My latest book, The Modem World: A Prehistory of Social Media, tells a story about how the internet became social and why this matters for its future. The book will be published by Yale University Press in April 2022 and is available for pre-order now from all your favorite booksellers.
The Modem World offers an alternative origin story for the internet. In the place of military contractors, university researchers, or Silicon Valley entrepreneurs, the book is organized around a distributed network of more than 100,000 bulletin board systems, or BBSs, operated by amateurs, activists, educators, and entrepreneurs across North America during the 1980s and 1990s. The social and technical contributions of this grassroots community laid the groundwork for the transnational internet that we rely on today.
I am especially interested in comparative histories of the Net that look beyond North America. In 2017, Julien Mailland and I published, Minitel: Welcome to the Internet, about the technology, culture, and political-economy of the pioneering French videotex system. We continue to maintain a digital archive and online museum: The Minitel Research Lab, USA.
- Driscoll, K. (2022). The Modem World: A Prehistory of Social Media. Yale University Press.
- Driscoll, K. (2020). Losing Your Internet: Narratives of Decline among Long Time Users. In Metaphors of Internet: Ways of Being in the Age of Ubiquity edited by Annette N. Markham and Katrin Tiidenberg, 25-32. (PDF)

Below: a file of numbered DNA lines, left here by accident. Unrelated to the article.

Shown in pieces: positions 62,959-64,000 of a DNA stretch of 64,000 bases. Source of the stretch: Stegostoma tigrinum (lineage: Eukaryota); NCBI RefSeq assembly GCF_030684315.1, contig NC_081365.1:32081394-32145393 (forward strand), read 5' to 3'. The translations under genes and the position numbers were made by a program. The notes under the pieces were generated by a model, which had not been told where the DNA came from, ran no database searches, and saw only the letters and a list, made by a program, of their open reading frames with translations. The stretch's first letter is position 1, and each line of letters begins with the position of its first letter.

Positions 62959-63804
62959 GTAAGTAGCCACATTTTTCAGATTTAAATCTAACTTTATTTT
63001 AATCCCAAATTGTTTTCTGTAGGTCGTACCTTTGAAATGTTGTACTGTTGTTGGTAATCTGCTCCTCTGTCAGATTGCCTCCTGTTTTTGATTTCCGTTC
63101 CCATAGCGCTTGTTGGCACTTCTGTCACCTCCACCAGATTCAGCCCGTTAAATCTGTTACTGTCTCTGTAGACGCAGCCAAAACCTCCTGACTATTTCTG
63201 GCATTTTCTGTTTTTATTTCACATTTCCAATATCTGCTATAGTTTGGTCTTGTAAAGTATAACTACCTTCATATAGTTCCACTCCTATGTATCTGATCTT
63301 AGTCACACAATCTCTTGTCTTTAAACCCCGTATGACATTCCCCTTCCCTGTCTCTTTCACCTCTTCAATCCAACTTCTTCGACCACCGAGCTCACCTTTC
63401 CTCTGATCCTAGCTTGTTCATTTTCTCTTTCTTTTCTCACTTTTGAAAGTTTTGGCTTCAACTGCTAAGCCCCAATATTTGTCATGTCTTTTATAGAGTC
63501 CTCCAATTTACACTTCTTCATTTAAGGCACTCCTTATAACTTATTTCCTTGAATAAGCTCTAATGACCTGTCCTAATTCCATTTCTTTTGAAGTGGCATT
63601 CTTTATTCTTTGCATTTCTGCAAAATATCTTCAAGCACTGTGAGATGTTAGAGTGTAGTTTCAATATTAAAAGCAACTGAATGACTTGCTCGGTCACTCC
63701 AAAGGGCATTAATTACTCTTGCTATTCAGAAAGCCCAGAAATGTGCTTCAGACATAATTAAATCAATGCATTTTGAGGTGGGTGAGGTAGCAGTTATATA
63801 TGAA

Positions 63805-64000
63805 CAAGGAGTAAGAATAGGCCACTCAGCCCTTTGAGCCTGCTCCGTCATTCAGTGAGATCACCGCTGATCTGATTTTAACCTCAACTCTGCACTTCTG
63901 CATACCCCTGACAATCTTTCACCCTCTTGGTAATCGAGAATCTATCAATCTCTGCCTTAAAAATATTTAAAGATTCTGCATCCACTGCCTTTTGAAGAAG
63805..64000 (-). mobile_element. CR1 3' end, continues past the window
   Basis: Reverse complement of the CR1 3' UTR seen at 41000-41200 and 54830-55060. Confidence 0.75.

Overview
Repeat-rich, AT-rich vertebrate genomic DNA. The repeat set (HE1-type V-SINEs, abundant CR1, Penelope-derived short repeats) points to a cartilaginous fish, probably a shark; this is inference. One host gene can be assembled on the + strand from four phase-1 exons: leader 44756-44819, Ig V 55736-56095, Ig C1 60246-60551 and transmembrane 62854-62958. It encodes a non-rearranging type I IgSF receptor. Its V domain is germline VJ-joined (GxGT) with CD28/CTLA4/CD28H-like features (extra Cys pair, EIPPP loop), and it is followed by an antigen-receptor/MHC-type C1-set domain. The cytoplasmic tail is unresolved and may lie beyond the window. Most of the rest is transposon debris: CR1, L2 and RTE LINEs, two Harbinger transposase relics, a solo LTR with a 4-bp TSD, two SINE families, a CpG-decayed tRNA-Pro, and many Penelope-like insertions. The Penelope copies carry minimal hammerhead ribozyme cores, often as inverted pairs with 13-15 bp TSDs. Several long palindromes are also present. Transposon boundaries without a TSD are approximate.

- Nooney, L., Driscoll, K., and Allen, K. (2020). From Programming to Products: Softalk Magazine and the Rise of the Personal Computer User. Information & Culture, 55, 2, 105-129. (PDF, data, code)
- Driscoll, K. (2020). Demography and Decentralization: Measuring the Bulletin Board Systems of North America. WiderScreen, 23, 2-3. (HTML)
- Driscoll, K. (2019). "Thou Shalt Love Thy BBS": Distributed Experimentation in Community Moderation. In Computer Network Histories: Hidden Streams From the Internet Past, edited by Paolo Bory, Gianluigi Negro, and Gabriele Balbi, 15-34. Histoire et Informatique / Geschichte Und Informatik. Zürich, Switzerland: Chronos Verlag, 2019. (PDF)
- Driscoll, K. (2019). Cooperative mode for amateur and academic game histories. ROMchip: A Journal of Game Histories, 1, 1. (HTML)
- Driscoll, K. and Mailland, J. (2019). From trash to treasure: Turn a Minitel terminal into a Linux terminal or videotex display. IEEE Spectrum, 56, 3: 16-17. doi:10.1109/MSPEC.2019.8651924. (HTML)
- McKelvey, F. and Driscoll, K. (2018). ARPANET and its boundary devices: Modems, IMPs, and the inter-structuralism of infrastructures. Internet Histories. doi:10.1080/24701475.2018.1548138. (PDF)
- Mailland, J. and Driscoll, K. (2017). Minitel: Welcome to the Internet. The MIT Press.
- Mailland, J. and Driscoll, K. (2017). Minitel: The Online World France Built Before the Web. IEEE Spectrum, 54, 7: 32-37. doi:10.1109/MSPEC.2017.7951720 (PDF)
- Driscoll, K. and Paloques-Berges, C. (2017). "Searching for missing 'net histories'". Internet Histories, 1, 1, 1-13. doi:10.1080/24701475.2017.1307541. (preprint). (Russian translation by Leonid Yuldashev, 2020)
- Modems Matter: From 300 Baud to 56K, fanzine, 2016. (printable).
- Driscoll, K. (2016). "Social Media's Dial-Up Ancestor: The Bulletin Board System". IEEE Spectrum, 53, 11: 54-60. doi:10.1109/MSPEC.2016.7607028. (PDF). (Traddución al español por Nicolás Quiroga, 2018)